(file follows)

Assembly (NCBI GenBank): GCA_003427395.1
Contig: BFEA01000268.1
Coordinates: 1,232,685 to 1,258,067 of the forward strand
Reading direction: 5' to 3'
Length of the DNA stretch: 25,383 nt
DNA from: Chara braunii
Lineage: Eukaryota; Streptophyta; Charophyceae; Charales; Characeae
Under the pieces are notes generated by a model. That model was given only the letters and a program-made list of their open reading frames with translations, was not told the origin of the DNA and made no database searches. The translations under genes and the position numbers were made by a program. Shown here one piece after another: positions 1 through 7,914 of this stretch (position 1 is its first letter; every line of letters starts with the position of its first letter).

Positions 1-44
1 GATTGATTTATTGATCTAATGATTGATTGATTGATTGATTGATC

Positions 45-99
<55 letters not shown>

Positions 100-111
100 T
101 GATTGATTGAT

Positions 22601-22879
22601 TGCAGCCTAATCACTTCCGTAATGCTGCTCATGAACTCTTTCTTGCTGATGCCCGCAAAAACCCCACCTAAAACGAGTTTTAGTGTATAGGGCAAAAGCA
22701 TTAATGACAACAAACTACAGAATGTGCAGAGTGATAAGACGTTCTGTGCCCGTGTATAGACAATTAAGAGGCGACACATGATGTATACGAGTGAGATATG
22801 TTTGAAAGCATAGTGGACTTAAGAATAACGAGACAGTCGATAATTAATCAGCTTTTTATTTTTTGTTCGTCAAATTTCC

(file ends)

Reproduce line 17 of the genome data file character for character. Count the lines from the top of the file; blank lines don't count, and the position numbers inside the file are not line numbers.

22601 TGCAGCCTAATCACTTCCGTAATGCTGCTCATGAACTCTTTCTTGCTGATGCCCGCAAAAACCCCACCTAAAACGAGTTTTAGTGTATAGGGCAAAAGCA